‘The House of Hanover are like ducks’, Sir Owen Morshead, the Royal Librarian, told Harold Nicolson, authorised biographer of George V: ‘they trample their young.’ When it came to child-trampling, however, the first two Georges as depicted in this book won hands down. George I evicted his only son, George Augustus (later George II), from their mutual home, St James’s Palace, after what became known as the ‘great christening row’. Worse, he refused to allow his son’s elder children to live with their parents, whom they were only permitted to see once a week. Even before that he had committed his own wife, George Augustus’s mother, to life imprisonment in a German castle for adultery. George II in turn expelled his eldest son, Prince Frederick, and Frederick’s wife Augusta from St James’s Palace after Frederick had disgracefully bundled Augusta in the throes of labour pains from Hampton Court, where they were all living at the time, to avoid giving the king the satisfaction of witnessing the birth of his grandchild.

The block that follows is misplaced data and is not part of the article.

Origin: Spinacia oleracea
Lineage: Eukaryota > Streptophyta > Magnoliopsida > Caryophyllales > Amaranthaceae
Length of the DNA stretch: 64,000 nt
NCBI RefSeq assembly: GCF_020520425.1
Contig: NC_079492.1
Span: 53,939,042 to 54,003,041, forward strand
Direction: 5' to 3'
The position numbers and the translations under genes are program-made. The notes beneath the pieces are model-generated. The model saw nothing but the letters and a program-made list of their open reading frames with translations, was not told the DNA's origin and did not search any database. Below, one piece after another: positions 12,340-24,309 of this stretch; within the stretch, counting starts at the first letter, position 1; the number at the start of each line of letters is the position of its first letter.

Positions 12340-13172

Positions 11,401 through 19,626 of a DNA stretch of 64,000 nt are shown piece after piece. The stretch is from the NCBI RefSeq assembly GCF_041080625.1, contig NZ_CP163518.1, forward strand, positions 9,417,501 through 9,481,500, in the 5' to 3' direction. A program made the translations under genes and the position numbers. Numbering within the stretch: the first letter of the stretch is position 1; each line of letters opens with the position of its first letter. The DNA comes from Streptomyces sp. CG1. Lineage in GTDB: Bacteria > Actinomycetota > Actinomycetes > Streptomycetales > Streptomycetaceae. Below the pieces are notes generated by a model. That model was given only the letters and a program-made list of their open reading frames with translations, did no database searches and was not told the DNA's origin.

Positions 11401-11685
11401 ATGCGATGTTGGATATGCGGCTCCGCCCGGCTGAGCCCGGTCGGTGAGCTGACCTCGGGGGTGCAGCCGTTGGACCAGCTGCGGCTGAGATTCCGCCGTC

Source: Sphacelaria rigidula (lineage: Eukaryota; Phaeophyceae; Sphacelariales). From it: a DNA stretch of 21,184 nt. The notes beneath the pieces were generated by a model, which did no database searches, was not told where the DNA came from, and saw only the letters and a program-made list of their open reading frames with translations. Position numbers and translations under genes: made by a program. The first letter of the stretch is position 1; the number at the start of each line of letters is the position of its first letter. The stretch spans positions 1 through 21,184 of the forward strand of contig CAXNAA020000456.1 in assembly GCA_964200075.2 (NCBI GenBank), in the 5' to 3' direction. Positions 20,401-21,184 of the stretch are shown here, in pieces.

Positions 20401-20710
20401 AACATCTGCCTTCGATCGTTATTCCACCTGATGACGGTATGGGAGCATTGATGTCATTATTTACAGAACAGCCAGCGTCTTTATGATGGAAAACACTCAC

From the sidelines the English courtiers, male and female, monitored the respective fortunes of the unappealing royal masters, on whom their own livelihoods and positions depended. Lucy Worsley makes it clear that the principal members of the household, Lords Chesterfield and Hervey, and Ladies Molly Lepell and Henrietta